On this day in 1774, the First Continental Congress creates the Continental Association, which calls for a complete ban on all trade between America and Great Britain of all goods, wares or merchandise.
On this day in 1803, the U.S. Senate approves a treaty with France providing for the purchase of the territory of Louisiana, which would double the size of the United States.
On this day in 1819, Daniel Sickles, one of the most colorful generals in the Union army, is born in New York City.
On this day in 1867, more than 7,000 Southern Plains Indians gather near Medicine Lodge Creek, Kansas, as their leaders sign one of the most important treaties in the history of U.S.-Indian relations.
On this day in 1861, workers of the Western Union Telegraph Company completed a transcontinental line that for the first time allows instantaneous communication between Washington, D.C., and San Francisco.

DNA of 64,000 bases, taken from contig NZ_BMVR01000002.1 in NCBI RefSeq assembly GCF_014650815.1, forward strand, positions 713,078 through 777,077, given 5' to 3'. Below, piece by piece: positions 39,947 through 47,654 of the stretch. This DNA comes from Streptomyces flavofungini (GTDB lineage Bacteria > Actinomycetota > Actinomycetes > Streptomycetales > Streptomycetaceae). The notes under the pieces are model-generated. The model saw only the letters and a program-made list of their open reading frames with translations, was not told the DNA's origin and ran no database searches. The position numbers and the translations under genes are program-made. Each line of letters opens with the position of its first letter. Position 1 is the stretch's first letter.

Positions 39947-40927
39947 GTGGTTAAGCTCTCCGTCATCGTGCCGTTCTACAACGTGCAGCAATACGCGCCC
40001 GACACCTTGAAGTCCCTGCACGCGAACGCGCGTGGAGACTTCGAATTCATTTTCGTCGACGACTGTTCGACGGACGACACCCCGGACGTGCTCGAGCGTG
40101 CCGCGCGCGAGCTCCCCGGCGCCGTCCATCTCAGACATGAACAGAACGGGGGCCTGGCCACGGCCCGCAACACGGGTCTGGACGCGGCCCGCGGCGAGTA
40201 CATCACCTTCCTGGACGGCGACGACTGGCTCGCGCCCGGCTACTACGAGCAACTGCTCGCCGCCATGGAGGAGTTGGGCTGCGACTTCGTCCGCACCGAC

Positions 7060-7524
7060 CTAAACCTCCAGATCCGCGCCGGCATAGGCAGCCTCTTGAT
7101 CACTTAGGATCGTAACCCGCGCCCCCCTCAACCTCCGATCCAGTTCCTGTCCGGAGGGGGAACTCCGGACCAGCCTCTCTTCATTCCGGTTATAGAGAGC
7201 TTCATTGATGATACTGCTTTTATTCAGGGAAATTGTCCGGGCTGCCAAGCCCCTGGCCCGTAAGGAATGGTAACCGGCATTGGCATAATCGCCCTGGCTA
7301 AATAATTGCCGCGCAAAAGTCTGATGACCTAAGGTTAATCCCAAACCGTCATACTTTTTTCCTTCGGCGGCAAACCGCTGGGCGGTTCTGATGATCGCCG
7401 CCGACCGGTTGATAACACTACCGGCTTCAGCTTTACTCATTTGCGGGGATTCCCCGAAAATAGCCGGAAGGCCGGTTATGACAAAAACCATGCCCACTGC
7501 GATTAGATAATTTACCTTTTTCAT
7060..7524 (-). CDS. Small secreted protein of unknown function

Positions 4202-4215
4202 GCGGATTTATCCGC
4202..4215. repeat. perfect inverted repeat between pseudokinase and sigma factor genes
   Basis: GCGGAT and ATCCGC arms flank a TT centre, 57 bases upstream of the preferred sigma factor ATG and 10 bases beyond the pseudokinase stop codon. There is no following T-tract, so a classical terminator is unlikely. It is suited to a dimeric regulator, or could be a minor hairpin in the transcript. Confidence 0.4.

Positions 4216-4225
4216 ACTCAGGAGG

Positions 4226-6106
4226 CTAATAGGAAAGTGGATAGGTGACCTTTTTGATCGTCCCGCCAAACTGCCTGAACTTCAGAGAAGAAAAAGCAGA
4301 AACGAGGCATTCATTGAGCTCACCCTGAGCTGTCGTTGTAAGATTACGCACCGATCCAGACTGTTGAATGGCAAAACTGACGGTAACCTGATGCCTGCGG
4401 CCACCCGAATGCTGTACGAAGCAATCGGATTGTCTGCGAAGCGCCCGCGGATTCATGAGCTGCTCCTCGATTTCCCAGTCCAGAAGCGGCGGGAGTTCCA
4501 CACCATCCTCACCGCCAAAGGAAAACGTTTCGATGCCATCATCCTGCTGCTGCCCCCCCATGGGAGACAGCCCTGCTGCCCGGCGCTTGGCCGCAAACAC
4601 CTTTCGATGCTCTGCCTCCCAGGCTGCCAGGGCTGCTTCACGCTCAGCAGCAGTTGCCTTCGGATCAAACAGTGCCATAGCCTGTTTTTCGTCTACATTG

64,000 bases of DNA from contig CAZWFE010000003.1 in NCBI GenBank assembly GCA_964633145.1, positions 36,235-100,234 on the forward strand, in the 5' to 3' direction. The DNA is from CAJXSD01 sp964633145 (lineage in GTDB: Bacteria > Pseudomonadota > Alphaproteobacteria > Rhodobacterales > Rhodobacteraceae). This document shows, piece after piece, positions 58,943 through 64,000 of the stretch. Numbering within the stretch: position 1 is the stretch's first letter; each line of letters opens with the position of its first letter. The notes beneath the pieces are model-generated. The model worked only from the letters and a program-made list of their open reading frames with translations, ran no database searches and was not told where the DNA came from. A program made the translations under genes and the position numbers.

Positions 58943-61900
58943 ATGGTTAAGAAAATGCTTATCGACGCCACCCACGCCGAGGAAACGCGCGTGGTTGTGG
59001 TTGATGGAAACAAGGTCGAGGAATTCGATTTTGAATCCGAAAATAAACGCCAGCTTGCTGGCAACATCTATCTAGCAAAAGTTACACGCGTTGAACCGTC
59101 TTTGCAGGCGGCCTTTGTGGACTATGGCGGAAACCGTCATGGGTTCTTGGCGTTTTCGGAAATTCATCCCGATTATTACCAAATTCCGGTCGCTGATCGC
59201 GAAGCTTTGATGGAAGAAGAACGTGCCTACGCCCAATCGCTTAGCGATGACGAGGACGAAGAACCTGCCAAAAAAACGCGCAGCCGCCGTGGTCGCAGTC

On this day in 1903, the infamous hired killer, Tom Horn, is hanged for having allegedly murdered Willie Nickell, the 14-year-old son of a southern Wyoming sheep rancher.
On this day in 1942, American Maj. Gen. Mark Clark meets in Algeria with French officials loyal to the Allied cause, as well as Resistance fighters, regarding the launch of Operation Torch, the first Allied amphibious landing of the war.
On this day in 1944, after advancing island by island across the Pacific Ocean, U.S. General Douglas MacArthur wades ashore onto the Philippine island of Leyte, fulfilling his promise to return to the area he was forced to flee in 1942.